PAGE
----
Nepenthes mikei

Nepenthes mikei2017-05-23T10:43:54+00:00

Project Description

Nepenthes mikei

Nepenthes mikei is a beautiful highland tropical pitcher plant discovered in 1989 by Bruce Salmon, Ricky Maulder, and Mike Hopkins on an expedition to Mount Pangulubao in Sumatra. The plant was first published as Nepenthes sp. ‘New Species’ (I wonder how many plants have had that name) in a 1990 issue of the Carnivorous Plant Newsletter, managed by the International Carnivorous Plant Society. Our intrepid explorers described the plant thusly:

We saw another Nepenthes that is different than the others we saw in the higher highland areas. It has small pitchers slightly similar to N. tentaculata, N. tobaica and N. gracilis but tougher and thicker. The pitchers are always nicely colored with blackish lines and markings similar to N. fusca. There was very little variation with this species as all mature plants had ample rosettes on the ground and also at intervals up the stem. The stems were climbing [sic] up to about 7 meters and had upper pitchers similar in color and shape to the lower pitchers but with the usual differences. The male inflorescences were about 20 centimeters, peduncle inclusive.

Prior to a formal description, Nepenthes mikei was known as N. minutissima among growers. This name is a nomen nudum, or “naked name” – a placeholder used until a formal description occurs and proper name prescribed.

Ricky Maulder and Bruce Salmon formally described Nepenthes mikei in a 1995 issue of the Carnivorous Plant Newsletter. The herbarium specimen B.Salmon & R.Maulder 221719 is located at the Auckland Institute and Museum in New Zealand and is the holotype, or singular specimen used as the definitive example of a given species at the time of its description. The sacrificial holotype plant was prepared in 1995 from a specimen cultivated in New Zealand, and includes a vine with a rosette, a lower pitcher, and a female flower.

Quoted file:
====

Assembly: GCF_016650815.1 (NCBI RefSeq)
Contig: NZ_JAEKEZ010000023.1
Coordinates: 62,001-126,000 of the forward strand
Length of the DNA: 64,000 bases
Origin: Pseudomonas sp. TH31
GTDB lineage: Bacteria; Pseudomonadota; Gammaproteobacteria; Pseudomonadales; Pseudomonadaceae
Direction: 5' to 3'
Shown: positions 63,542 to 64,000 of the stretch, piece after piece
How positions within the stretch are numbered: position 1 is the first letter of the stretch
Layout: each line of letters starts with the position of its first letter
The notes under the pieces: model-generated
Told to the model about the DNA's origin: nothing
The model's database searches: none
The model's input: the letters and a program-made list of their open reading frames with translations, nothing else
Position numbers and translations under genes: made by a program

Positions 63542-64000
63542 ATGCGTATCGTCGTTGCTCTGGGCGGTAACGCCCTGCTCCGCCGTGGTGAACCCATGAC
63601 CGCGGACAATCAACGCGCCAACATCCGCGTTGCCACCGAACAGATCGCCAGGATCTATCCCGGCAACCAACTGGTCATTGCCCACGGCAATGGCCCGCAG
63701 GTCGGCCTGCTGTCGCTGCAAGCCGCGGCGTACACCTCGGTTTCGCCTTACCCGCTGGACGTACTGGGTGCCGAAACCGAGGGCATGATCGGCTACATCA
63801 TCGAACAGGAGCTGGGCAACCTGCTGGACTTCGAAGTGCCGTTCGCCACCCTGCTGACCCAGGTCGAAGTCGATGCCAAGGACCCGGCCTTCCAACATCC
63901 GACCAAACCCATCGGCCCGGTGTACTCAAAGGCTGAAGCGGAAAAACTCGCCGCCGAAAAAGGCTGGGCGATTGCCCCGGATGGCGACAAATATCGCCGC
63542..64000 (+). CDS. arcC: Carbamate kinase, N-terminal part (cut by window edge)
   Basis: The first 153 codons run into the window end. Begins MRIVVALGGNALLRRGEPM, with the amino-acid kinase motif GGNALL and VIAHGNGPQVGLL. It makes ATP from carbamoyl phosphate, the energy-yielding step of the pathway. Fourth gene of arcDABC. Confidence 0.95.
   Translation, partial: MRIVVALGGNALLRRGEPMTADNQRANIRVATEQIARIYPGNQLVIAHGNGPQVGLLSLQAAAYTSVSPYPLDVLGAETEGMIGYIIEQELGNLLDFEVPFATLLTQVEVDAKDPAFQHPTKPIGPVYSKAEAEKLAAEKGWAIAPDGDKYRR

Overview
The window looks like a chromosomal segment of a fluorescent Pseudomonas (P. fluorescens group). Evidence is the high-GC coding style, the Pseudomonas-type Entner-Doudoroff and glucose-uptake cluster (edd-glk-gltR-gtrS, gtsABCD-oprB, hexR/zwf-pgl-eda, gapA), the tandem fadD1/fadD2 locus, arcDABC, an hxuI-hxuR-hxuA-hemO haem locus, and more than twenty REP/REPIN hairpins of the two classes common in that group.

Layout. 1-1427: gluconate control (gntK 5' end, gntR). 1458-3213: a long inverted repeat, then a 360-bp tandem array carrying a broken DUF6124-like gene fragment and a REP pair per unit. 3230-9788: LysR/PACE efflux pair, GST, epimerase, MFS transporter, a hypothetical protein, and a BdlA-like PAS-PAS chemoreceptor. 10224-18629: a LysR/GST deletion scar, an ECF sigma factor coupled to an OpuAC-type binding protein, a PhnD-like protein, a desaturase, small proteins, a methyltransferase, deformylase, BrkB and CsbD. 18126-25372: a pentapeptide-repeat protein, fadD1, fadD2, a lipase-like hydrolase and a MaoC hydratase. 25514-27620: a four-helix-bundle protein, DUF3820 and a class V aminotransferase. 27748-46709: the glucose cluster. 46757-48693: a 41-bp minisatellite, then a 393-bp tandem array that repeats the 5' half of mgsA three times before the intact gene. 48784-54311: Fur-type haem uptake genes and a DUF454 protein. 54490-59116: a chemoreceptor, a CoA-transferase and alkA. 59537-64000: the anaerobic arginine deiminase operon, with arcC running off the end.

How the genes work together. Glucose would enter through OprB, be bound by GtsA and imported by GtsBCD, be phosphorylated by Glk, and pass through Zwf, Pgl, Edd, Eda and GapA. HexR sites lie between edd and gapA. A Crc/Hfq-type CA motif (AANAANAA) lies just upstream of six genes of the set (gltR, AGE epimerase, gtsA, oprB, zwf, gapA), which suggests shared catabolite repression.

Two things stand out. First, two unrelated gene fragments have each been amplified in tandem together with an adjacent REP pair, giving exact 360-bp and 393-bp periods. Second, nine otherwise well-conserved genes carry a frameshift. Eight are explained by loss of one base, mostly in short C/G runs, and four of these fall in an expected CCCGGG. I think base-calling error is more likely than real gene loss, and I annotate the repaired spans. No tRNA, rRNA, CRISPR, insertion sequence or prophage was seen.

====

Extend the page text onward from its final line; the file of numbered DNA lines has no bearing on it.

Unique biology of Nepenthes mikei

Trap characteristics

Nepenthes mikei has small pitchers that take on a purple hue so dark, it almost looks black. Contrasted against this is a speckling of green on the outside of the pitcher and a fully green pitcher interior. The peristome is very narrow and also green. In upper pitchers, the peristome can take on a reddish tint, fading from red to a pale green. Tendrils also darken from a lighter red to dark purple as they approach the connection point and digestive zone of the pitcher. Wings are present in larger lower pitchers, and fade away as more delicate intermediate and upper pitchers form.
Petioles are narrow, and maintain a constant width along their length of about 4 inches (10 cm). The plant has a climbing, vining stem, growing up to about 23 feet (7 meters) and internodal space between petioles increases to about 3.5 inches (9 cm) for upper pitchers.

Other notable characteristics

Martin Cheek and Matthew Jebb published the monograph “A skeletal revision of Nepenthes (Nepenthaceae)” in 1997. In a twist of carnivorous plant controversy, they provided a description of N. mikei that included specimens of the closely related, and yet-to-be described, N. angasanensis from Goh Lembuh, Mount Leuser, and the Kappi region. Maulder and Salmon didn’t agree with this inclusive interpretation and reinstated their original description of N. mikei when, in 1999, they described N. angasanensis as a separate species. Cheek and Jebb persisted that N. angasanensis is synonym of N. mikei in their revised monograph, “Nepenthaceae”, writing in 2001:
We suspect that it [N. angasanensis] may prove not distinct from N. mikei and here treat it as a synonym.
Some folks think that Nepenthes angasanensis may, in fact, be a naturally occurring hybrid between N. tobaica and N. densiflora. Either way, there’s one thing we can all agree on; N. mikei is a sweet tropical pitcher plant!

Other Nepenthes varieties, species & hybrids